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“I’m too busy for business development!”

 

There’s one objection I hear more than any other from lawyers who want to grow their practices but find themselves stuck: “I’m too busy for business development!

That objection is often factual (sometimes there’s more billable work to do than any reasonable human can accomplish in a day) as well as an unassailable excuse for those who feel resistance to business development. After all, billable work comes first, right?

If you’re feeling a time pinch, consider these questions to determine how to proceed:

  1. Ask whether this busy period is a short-term situation or a long-term one. When might you reasonably expect that your load will be lighter? If it appears that this level of busyness is a new normal, you’ll need to revisit your BD plan and start fresh. A short-term adaptation can keep you moving forward according to your plan, but a long-term situation requires a fresh approach.
  2. Ask whether there’s a way to offload some of your responsibilities to create time for BD. Perhaps this would be a good time to focus your LinkedIn activity on sharing good content created by others (along with an insightful comment) rather than writing something new. Perhaps you could ask a colleague to write a newsletter article that addresses a topic of interest to your clients from another perspective so that you’re off the hook for drafting your own article. (Points as a cross-selling effort!) Or perhaps it’s shifting some personal obligations to free up time for BD.
  3. Determine how much time you can realistically devote to BD during this period and what to do for maximum effect. Whatever your answer may be to this question, block that amount of time out on your calendar and hold it as a high-priority appointment.
  4. Determine the highest value activities that you can complete in the time available. Your BD plan is a living document, so go back to it and re-examine your priorities. If you’ve decided to create a document or course to guide potential clients through an issue related to your practice, for example, you’ll need to decide whether that’s an important enough investment to devote your limited time to it. Unless you’re at the beginning of your BD journey and focusing on establishing your platform and professional brand more than working to bring in new business in the short term, you’ll reap the most benefit from person-to-person contact. Revisit your “A list” and calendar reminders to communicate with those high-value contacts. Set aside 15 minutes for a catch-up call with one of them. Schedule coffee with one of these contacts to explore mutual interests and opportunities. Remember, people are the route to new business, so when you’re busy, be sure you’re staying visible to your most valuable connections.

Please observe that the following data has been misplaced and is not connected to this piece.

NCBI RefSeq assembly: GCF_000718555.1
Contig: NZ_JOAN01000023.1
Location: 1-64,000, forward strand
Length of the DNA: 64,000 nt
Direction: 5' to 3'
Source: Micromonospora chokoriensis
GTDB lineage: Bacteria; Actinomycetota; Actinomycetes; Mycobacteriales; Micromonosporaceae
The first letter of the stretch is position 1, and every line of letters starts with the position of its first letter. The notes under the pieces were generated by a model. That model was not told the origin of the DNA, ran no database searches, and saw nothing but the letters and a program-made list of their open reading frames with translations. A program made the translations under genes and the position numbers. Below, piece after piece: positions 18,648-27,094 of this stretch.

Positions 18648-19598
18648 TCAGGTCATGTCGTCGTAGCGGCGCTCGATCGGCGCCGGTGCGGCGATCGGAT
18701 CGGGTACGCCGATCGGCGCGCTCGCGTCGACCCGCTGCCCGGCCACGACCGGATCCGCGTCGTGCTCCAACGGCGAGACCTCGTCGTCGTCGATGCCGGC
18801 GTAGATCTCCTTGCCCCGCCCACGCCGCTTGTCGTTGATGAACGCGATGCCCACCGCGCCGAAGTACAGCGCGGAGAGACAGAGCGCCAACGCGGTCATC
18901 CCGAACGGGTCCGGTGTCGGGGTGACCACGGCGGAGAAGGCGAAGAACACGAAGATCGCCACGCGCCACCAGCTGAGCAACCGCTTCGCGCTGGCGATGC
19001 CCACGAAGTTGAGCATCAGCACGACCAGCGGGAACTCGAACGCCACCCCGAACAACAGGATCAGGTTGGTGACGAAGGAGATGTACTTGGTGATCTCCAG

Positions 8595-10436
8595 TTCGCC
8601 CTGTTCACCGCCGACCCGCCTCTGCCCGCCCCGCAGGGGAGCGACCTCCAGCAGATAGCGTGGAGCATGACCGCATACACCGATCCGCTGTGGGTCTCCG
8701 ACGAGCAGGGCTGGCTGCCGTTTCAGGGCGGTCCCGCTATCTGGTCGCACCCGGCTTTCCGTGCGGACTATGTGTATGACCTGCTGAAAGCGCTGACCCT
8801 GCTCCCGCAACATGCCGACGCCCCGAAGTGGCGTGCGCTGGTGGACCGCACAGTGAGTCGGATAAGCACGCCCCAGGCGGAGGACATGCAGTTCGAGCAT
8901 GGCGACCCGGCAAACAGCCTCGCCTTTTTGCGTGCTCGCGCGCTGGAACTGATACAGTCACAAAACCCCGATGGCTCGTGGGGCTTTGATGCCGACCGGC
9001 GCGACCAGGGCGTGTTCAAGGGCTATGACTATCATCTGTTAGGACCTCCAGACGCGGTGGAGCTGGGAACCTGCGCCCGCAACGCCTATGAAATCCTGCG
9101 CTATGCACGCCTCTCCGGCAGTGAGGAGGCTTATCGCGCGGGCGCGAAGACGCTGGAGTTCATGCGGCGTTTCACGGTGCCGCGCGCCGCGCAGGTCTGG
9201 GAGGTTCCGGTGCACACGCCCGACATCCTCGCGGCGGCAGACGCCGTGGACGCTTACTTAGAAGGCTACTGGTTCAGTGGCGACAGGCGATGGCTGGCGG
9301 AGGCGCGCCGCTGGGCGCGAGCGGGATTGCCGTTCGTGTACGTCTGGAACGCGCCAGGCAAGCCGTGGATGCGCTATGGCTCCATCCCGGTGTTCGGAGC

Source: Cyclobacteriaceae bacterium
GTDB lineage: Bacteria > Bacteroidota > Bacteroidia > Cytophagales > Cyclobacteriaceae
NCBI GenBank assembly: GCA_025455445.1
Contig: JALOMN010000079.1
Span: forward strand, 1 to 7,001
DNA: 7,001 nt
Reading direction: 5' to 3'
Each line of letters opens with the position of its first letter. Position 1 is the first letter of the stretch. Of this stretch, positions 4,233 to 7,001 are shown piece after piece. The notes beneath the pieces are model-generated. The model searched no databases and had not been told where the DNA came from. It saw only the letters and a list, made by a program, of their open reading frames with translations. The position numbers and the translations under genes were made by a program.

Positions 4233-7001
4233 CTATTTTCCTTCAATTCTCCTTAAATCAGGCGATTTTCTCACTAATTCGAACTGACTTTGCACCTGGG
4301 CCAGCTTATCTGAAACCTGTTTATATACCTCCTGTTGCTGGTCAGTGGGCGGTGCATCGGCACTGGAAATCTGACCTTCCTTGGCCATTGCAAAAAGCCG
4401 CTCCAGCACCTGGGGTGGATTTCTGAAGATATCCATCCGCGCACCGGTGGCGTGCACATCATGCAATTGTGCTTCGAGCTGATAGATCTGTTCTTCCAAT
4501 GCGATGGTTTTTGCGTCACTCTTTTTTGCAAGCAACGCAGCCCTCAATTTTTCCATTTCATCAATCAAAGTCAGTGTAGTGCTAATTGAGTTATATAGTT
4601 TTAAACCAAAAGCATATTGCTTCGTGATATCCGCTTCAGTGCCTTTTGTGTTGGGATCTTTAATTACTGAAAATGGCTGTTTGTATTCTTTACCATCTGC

5. Calendar a date to re-evaluate your workload. The mistake I see too many lawyers make is putting BD on hold “temporarily” while they’re busier than usual and never moving back to the activities they’d planned. Without some defined end to the busy period (preferably a date to revisit the workload, but possibly also a defined benchmark such as the close of discovery in a large case), it’s easy to let the busy period expand… and expand… and expand. At some point, the hiatus will become so long that resuming BD activity feels like you’re starting from scratch, and that may be a daunting prospect to face. Know how you’ll identify the end of the hiatus and trigger your return to regular BD activity.

Finally, when you’re too busy for regular BD activity, cut yourself a bit of a break—but not too much. Don’t fall prey to all-or-nothing thinking. Business development is a long game, and you will likely go through several periods of reduced activity when you’re unusually busy. As long as those periods are limited and you focus on high-value activities, you can continue moving forward with success.